Sep 9, 2007
Yesterday I put up a short commentary about the Boy Bastos (literally translates to lewd boy or rude boy, depending on context) issue. I just breezed through the links, and didn’t really read in-depth. I’ve decided to revisit this issue, with a more objective perspective.
Let me highlight the press release published in the Philippine Senate’s official website.
Sure, the press release itself is lacking, in terms of having a grasp of the actual concepts behind the sites and applications involved. For instance, the Boy Bastos site was referred to as providing “access to a YouTube,” (emphasis mine) as if YouTube were an object itself. However, the ratonale behind the whole thing is noble, I would think (if a bit misguided).
Senator Loren Legarda is known to be a staunch advocate of women’s rights. And it is for this reason, among others, I believe, that she is popular among her constituents (she topped in the Senate elections in 2001 and 2007). True enough I, for one, would definitely want to protect my wife and kids from the dangers that lurk around the corner. And I’m pretty sure other people would feel this way.
Legarda is author of Senate Bill 1375, the proposed Anti-Computer Pornography Act, which seeks to reinforce the war on electronic smut.
Under the bill, peddlers of online porn and other “indecent materials” would be punished with up to six years in prison or a fine of as much as P500,000, or both.
The bill provides that it would be illegal for any remote computer facility operator, electronic service provider or electronic bulletin board service provider to knowingly transmit, offer or attempt to send any communication that contains indecent material, to a person under 18 years of age.
It would also be unlawful for them “to allow access to transmit indecent material to a minor.”
However, in terms of proposing legislation, the Internet is a difficult thing to handle. It’s like a two-pronged tongue. It’s like beauty and the beast in the same person (or Jekyll and Hyde?).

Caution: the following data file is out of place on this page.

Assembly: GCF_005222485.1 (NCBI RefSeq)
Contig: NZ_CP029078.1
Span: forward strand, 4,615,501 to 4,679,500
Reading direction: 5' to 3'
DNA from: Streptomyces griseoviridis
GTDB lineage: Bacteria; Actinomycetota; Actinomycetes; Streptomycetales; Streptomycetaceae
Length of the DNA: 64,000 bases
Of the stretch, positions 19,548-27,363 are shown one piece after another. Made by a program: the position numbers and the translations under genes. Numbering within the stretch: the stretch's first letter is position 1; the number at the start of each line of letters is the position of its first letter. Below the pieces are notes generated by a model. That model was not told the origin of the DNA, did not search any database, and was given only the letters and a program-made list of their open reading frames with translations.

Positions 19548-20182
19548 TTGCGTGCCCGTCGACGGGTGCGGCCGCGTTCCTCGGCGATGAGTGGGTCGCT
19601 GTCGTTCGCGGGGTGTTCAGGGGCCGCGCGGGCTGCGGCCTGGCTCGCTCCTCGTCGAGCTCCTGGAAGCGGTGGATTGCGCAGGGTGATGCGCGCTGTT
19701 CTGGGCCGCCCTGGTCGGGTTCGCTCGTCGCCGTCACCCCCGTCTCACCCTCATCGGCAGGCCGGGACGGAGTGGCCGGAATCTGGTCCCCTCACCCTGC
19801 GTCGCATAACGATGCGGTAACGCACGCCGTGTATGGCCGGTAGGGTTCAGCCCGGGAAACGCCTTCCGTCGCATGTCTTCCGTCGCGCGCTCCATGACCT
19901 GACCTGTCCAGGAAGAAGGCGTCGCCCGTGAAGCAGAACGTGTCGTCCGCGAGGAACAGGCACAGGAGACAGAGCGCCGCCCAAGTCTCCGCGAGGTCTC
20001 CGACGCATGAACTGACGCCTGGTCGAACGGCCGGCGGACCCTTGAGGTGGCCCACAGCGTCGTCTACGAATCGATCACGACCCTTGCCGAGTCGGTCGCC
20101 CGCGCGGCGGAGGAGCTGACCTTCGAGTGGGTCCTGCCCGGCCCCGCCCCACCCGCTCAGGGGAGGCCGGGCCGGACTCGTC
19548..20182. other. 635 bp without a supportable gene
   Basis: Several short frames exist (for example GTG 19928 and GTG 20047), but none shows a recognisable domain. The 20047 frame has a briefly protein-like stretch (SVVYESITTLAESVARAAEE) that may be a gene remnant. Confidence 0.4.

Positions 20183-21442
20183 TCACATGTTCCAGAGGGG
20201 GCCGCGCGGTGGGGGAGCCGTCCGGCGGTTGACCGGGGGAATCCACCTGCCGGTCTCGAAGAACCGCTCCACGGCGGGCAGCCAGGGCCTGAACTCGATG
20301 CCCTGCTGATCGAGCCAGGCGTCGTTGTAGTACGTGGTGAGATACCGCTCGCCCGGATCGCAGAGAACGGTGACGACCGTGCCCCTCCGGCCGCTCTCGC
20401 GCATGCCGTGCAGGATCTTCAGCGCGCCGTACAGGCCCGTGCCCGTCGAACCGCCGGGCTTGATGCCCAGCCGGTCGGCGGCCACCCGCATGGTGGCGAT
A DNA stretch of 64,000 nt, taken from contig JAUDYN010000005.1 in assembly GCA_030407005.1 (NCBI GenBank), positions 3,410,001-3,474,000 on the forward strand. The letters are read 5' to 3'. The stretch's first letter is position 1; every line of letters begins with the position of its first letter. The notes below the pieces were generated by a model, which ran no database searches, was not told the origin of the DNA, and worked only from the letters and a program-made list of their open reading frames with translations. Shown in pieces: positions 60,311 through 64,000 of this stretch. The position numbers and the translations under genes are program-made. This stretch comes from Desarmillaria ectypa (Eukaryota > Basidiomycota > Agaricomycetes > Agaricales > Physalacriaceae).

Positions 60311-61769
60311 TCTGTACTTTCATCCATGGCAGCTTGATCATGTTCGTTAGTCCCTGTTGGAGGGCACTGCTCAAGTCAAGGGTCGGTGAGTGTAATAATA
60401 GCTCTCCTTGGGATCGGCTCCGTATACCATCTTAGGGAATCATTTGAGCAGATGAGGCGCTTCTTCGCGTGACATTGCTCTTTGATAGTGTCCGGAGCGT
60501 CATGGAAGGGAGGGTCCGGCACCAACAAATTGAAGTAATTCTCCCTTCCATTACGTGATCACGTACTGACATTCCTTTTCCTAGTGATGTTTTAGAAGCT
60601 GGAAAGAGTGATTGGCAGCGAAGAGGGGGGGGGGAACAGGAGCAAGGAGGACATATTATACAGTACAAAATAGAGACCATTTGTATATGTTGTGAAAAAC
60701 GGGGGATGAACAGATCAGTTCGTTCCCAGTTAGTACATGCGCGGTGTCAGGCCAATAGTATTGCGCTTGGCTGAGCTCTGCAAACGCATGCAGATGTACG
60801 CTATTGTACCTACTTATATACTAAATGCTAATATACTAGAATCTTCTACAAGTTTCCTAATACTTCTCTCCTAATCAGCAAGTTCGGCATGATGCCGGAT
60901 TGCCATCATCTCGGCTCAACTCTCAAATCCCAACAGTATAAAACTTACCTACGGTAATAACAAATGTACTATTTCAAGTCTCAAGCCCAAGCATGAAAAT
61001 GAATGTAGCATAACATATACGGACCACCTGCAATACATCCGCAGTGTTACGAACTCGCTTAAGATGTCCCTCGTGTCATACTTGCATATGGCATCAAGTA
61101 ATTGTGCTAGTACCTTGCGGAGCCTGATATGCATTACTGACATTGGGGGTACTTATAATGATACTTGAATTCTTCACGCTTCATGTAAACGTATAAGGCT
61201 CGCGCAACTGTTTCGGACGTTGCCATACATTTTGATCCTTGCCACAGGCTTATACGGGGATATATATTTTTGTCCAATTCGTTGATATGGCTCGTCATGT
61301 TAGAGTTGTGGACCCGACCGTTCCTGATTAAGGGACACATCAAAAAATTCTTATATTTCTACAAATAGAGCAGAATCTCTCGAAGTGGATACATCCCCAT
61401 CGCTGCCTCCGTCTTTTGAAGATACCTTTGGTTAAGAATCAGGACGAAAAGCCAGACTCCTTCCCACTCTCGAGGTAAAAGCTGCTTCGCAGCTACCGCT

The Internet is a powerful tool and medium that espouses and personifies freedom of information. This is freedom both as in free beer and freedom as in free speech. This means information is both free to get, and free for you to disseminate and distribute, as you please.
So with the Internet, the flow of information is largely unrestricted. People exchange ideas freely. People communicate faster. This is the very reason that some regimes try to curb, censor and even ban this medium–for the very reason that they fear dissent among their citizens. In most cases, the Internet still prevails.
However, along with the beauty of freedom comes the ugly side (which is also a profitable side, depending on your perspective). Pornography has been known to be a driver of technology, and along with the freedom of information that the Internet gives us is also the freedom to transmit less desirable content and information (again, desirability is subjective).
So the question now is how to combat the evils brought about by this new medium, like exploitation of women, children, and individuals in general, but still keeping in mind that the Internet is a different animal that cannot be contained by space.
Here’s what I propose
* Educate your kids on the dangers of the Internet. Teach them not to share personal and private information online. Teach them not to haphazardly post photographs online. Teach them to only talk to trusted people online. Teach them to be responsible with what they read and watch online.